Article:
When diarrhoea is due to something indigestible having been taken, it is best treated by giving about an ounce of castor oil, to which have been added a few drops of tincture of opium or laudanum The castor oil removes the irritating substance and the opium soothes the angry bowel. Warmth of the stomach not only eases any pain but tends to diminish the diarrhoea. Another means of doing this is to rest in bed, or lie down as much as possible. If looseness of the bowels persists, after the irritating sub* stance has been cleared away, doses of salicylate of bismuth, 10 grains: of chalk mixture, h to 1 ounce; or of vegetable astringents, like catechu cr kino, may be given every three hours. After an attack of diarrhoea the diet should be light for a few days. Milk ~V.'?rn<rid whhe fish, sweetbreads or chicken jelly are all suitable foedsturí¿ Stringy meat or vegetables and fruit skins must be avoided.

EARACHE.

Pain in the ear may be due to the pressure of foreign bodies (see Wax in Ear) or to inflammation. Children with earache should have medical attention, as prompt treatment might check what otherwise might be a serious matter. Earache is due sometimes to the presence of decay in the back teeth. Treatment depends on the cause, but hot applications—a hot-water bag or hot bread poultice wrapped in cloth—are useful in affording temporary

reiiei Roast some common salt on a shovel, put it in a small flannel bag and apply to the ear.

EMETICS.

An emetic is a substance which causes vomiting. One must be used to empty the stomach as quickly as possible when poison has been taken—corrosive poisons excepted (see Poisons)—or when first symptoms of food poisoning appear. The handiest emetics aie common salt, two tablespoonfuls in sufficient water to dissolve it, and mustard, a tablespoonful in half a tumbler of water. If these tail, :t probably will be found that the tickling of the back of the throat with a feather or thrusting the finger down the thioat will have the desired effect. When vomiting begins it should be encouraged by giving large draughts of tepid water. This will prove a further benefit by washing out the stomach.

ELECTRIC SHOCK

A severe electric shock causes the person to cry out. Usually he falls to the ground and may stop breathing. If still in contact with a live wire, the current should be turned off. If it is not possible to do this at once, contact must be broken, but great care is necessary in accomplishing this. The rescuer should stand on a rubber surface, use rubber gloves (tobacco pouches, motor tubes, bath mat or hot-water bottle) or dry woollen clothing. A dry stick, if at hand, may be used to push the wire off the body. It must be dry though, as wet material conducts electricity very readily.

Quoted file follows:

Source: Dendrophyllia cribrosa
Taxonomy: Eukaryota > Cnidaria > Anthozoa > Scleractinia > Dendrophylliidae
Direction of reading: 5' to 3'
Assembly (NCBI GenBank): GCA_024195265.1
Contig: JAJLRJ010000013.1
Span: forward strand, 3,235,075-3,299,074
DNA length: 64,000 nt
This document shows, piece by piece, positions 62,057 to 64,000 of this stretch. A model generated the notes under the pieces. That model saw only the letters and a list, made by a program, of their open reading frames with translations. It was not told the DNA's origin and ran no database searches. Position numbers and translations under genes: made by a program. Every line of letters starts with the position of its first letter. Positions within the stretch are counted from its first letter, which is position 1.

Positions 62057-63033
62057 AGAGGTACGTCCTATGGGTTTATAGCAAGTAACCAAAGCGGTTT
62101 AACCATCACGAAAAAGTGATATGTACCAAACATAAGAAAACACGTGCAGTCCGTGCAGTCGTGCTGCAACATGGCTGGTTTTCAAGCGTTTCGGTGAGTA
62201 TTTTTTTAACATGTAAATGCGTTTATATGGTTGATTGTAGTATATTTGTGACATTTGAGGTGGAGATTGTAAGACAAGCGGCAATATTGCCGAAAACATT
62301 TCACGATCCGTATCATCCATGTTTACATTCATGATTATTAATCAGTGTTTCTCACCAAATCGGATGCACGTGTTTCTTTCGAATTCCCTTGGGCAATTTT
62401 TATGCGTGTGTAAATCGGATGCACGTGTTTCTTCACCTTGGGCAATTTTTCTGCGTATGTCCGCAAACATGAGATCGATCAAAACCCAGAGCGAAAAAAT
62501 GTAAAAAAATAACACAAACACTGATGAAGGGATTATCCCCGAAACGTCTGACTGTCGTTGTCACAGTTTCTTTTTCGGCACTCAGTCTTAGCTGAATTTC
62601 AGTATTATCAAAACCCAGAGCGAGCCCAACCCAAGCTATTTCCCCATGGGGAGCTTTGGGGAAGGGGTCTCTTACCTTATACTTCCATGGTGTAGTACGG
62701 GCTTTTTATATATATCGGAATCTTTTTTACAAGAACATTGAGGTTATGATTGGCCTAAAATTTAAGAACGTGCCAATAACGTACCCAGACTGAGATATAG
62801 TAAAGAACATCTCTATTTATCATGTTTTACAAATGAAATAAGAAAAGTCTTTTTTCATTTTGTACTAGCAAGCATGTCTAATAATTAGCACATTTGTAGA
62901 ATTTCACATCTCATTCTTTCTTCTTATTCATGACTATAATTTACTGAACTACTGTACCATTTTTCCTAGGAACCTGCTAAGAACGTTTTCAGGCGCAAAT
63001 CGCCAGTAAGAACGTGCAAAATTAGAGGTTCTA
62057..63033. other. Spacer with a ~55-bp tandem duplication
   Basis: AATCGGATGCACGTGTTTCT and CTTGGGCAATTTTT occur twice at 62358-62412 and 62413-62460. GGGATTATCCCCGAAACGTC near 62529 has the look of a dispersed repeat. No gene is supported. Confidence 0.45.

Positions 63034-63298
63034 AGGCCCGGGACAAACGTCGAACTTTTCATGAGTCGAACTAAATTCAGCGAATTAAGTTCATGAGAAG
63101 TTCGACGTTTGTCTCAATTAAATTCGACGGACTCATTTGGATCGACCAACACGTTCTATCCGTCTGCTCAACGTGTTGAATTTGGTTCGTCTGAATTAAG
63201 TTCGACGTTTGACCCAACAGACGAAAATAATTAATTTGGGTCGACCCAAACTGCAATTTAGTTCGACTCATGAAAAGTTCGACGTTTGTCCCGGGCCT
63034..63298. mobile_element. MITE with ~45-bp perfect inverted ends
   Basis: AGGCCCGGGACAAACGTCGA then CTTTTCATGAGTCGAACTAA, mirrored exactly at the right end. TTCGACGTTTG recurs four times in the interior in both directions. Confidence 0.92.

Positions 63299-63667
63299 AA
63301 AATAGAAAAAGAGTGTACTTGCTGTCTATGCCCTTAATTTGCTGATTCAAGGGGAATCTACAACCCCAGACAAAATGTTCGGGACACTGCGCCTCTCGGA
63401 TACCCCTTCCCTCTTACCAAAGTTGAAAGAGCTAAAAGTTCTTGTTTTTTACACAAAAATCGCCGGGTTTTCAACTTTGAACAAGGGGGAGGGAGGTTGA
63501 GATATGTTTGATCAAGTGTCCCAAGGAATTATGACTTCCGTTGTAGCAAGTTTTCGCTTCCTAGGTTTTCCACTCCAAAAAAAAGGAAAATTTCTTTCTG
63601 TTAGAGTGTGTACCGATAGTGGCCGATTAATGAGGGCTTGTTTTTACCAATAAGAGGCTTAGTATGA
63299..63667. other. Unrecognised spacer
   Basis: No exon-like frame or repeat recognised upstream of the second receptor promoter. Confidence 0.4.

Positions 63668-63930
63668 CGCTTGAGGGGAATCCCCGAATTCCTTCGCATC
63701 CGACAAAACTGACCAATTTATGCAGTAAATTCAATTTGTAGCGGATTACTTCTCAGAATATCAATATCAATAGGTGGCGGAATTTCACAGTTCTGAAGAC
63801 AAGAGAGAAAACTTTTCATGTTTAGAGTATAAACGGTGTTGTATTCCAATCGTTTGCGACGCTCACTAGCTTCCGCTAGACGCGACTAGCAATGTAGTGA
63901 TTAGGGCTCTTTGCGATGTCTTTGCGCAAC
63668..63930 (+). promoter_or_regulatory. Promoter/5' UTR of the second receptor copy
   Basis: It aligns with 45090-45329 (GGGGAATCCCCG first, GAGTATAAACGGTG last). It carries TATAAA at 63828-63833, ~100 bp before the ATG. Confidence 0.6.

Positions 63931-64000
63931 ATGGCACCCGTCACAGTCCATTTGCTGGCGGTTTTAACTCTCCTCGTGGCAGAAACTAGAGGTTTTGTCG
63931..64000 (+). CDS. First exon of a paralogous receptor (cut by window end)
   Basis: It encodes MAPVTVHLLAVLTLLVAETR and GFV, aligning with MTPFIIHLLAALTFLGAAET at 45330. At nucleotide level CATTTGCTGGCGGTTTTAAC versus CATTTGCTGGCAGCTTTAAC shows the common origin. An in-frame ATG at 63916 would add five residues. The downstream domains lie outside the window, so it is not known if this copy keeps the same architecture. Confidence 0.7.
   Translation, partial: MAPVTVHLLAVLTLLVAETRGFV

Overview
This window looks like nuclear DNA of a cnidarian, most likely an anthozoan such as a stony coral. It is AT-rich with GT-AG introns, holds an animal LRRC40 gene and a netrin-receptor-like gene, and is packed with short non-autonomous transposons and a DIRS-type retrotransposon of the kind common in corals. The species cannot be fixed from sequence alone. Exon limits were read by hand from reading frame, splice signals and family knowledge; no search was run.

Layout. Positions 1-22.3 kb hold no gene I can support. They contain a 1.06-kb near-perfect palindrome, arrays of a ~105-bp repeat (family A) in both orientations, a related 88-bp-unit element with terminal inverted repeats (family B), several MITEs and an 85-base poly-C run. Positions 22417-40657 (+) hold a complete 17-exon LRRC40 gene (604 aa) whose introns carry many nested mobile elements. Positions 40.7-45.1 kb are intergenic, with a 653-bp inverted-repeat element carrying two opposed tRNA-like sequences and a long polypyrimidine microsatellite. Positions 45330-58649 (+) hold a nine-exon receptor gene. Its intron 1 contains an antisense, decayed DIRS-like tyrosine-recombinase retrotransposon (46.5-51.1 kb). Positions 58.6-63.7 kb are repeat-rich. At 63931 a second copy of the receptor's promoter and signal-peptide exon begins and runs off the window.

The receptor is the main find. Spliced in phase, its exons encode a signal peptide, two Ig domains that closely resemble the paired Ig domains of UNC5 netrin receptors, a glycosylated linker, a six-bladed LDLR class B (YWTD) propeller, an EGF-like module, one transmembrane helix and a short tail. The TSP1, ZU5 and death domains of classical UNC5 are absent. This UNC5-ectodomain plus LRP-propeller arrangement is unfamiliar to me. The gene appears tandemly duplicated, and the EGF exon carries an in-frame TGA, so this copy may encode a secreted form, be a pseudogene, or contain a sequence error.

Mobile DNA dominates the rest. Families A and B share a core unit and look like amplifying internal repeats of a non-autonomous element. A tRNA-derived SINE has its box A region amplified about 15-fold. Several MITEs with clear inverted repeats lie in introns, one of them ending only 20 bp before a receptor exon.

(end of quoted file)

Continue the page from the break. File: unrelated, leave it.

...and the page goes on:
If the patient has stopped breathing artificial respiration should be carried out. Possibly the patient has been killed, but a decision of this nature should be left to a doctor, who should be summoned with all speed.

EYE—FOREIGN BODY IN.

If a foreign body—an insect or speck of dirt, cinder, etc.— gets into the eye the worst possible thing to do is rub it. The eye should be kept closed while the nostril on the same side is blown briskly. This promotes a rapid flow of tears into the inner corner of the eye, and possibly the foreign body will be washed out with them. If this is not successful, the eyelid should be lifted by grasping the lashes at their roots, together with the loose skin in which they are embedded. If this reveals the object, lift it off with the corner of a piece of blotting paper or handkerchief. Do not rub it off, as the eye may be injured in the process. Try, also, placing the face in a basin of cold water and opening and shutting the eye frequently. A drop of castor oil is very soothing to the eye after the removal of any foreign substance.

FAINTING.

The immediate cause of fainting is a momentary failure of the blood supply to the brain. Usually the things that bring this about are pain, fright or other mental shocks, a close, oppressive atmosphere, cold or hunger. These operate by depressing the heart’s action.